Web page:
Advanced Nutrition: Anabolic Aminos!

BCAAs Alter Biochemical Properties in Muscle

In the December 2011 Journal of the International Society of Sports Nutrition there was an excellent paper titled, “Potential therapeutic effects of branched-chain amino acids supplementation on resistance exercise-based muscle damage in humans.” It reviewed the therapeutic effects of BCAA (isoleucine, leucine, and valine) supplementation on muscle recuperation. BCAAs have recently been shown to improve muscle recovery from resistance exercise. Here are some of the findings reported in the review paper:


-One study evaluated the effects on BCAA administration 30 minutes before, immediately after, and then four days after intense eccentric contractions. At the end of the study, no differences in muscle strength were observed between groups that took BCAAs; muscle discomfort was decreased up to four days after exercise in the supplemented group. After blood work was examined, subjects who ingested the BCAA mixture over four days post-exercise presented a reduction of serum enzymes associated with muscle damage creatine kinase, or CK (from 48 to 96 hours), myoglobin (from 24 to 96 hours), and muscle soreness (from 24 to 96 hours) compared with those who took the placebo. The results showed that BCAA supplementation may reduce muscle soreness, and this can be related to some biochemical markers of muscle damage.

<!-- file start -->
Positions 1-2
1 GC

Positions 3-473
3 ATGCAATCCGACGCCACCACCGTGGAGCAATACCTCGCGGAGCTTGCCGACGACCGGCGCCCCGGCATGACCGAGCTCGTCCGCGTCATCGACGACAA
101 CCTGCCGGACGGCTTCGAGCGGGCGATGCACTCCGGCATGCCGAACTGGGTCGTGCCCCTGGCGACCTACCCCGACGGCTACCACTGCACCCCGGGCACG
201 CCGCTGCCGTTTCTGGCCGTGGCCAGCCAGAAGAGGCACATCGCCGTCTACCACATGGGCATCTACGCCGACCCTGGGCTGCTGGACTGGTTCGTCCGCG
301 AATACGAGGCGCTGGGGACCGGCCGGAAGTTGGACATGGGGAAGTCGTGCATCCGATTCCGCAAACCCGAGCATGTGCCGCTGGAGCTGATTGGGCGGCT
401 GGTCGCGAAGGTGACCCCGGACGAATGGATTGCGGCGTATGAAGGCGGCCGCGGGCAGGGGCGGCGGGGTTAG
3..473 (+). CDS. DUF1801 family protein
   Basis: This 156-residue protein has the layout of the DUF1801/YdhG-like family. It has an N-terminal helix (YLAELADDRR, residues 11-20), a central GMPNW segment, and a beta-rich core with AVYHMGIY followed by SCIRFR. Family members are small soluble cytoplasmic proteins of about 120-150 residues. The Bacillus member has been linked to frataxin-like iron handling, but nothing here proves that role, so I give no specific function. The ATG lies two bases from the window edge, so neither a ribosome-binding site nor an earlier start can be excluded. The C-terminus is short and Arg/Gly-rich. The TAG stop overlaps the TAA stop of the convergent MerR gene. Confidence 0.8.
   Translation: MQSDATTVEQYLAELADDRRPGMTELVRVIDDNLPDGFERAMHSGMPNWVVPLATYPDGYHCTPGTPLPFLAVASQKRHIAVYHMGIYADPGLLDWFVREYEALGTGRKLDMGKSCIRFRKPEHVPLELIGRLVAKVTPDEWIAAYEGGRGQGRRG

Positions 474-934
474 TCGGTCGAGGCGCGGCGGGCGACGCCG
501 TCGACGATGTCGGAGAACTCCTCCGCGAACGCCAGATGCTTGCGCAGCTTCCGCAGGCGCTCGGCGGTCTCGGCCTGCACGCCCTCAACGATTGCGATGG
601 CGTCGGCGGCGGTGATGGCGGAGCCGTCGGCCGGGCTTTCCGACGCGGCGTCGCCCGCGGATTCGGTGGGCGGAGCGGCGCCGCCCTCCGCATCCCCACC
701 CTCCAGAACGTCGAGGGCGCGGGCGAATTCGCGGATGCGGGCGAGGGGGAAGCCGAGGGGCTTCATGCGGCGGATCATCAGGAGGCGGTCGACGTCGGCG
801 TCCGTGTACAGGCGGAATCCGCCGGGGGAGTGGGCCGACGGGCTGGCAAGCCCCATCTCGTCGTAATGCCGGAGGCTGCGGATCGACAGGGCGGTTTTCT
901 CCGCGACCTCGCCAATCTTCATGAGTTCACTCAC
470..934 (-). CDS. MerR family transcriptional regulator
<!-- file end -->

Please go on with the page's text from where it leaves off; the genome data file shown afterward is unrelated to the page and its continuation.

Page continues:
-Another study reported reduced markers of muscle enzyme damage with BCAAs. Male subjects took BCAAs (1.8g of leucine, 0.75g of isoleucine, and 0.75g of valine) in the three weeks before and one week during a high-intensity total-body resistance exercise (3 sets of 8 reps max and 8 exercises) and observed that serum CK (i.e., marker of muscle damage) was significantly reduced in the BCAA-supplemented group during and after training.

-The final study was on the effects of BCAA supplementation (3.5g of leucine, 2.1g of isoleucine, and 1.7g of valine divided into four daily doses) on eccentric exercise-induced muscle damage. Subjects performed 12 sets of 10 repetitions at 120% of concentric 1 rep maximum, then they consumed a BCAA supplement 30 minutes before, 11⁄2 hours after, between lunch and dinner, and before bed; on the following two days, four doses of BCAA supplementation were given between meals. At the end of the study, muscle soreness increased after exercise, but it was 64% lower in the group that took the BCAAs than it was in those who took the placebo. In summary, BCAAs seem to reduce muscle soreness although it does not seem to enhance strength recovery after resistance exercise. BCAA supplementation may further prevent muscle damage, which may play a role in muscle hypertrophy.

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